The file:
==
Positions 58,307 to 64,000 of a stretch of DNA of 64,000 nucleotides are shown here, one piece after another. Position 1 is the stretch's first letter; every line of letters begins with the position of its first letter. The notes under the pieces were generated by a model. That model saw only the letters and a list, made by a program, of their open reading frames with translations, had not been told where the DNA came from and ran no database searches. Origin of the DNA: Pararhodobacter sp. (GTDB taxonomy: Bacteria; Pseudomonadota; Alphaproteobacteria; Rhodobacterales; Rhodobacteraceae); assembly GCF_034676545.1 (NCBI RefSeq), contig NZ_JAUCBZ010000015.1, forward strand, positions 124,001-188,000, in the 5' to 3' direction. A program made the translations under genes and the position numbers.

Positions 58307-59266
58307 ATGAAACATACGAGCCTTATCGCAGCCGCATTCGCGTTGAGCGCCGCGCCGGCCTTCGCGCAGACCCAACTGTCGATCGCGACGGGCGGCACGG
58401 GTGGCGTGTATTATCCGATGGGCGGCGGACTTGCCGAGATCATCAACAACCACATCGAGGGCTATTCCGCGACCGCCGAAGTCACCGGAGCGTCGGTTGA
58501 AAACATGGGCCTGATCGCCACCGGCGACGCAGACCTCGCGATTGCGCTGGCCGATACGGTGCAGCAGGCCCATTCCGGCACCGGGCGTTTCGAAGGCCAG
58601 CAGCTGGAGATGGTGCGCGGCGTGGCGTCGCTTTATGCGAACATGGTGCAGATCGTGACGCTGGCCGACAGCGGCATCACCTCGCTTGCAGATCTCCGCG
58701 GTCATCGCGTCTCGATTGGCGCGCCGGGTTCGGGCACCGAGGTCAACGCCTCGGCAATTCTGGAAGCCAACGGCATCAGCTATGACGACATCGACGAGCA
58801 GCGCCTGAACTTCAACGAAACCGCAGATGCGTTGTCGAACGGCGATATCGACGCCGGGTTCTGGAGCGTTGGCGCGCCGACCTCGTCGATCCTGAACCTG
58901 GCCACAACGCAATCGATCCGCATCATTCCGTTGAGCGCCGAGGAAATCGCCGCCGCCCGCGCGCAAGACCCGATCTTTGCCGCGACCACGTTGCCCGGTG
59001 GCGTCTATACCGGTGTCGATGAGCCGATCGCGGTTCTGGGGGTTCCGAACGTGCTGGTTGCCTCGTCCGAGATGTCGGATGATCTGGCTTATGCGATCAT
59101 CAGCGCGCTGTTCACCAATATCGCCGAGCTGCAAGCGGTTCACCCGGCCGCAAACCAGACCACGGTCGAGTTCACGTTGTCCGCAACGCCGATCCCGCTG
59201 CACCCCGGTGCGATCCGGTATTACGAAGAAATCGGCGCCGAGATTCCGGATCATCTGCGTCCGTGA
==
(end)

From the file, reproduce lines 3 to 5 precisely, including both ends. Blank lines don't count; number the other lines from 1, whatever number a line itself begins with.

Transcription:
58307 ATGAAACATACGAGCCTTATCGCAGCCGCATTCGCGTTGAGCGCCGCGCCGGCCTTCGCGCAGACCCAACTGTCGATCGCGACGGGCGGCACGG
58401 GTGGCGTGTATTATCCGATGGGCGGCGGACTTGCCGAGATCATCAACAACCACATCGAGGGCTATTCCGCGACCGCCGAAGTCACCGGAGCGTCGGTTGA
58501 AAACATGGGCCTGATCGCCACCGGCGACGCAGACCTCGCGATTGCGCTGGCCGATACGGTGCAGCAGGCCCATTCCGGCACCGGGCGTTTCGAAGGCCAG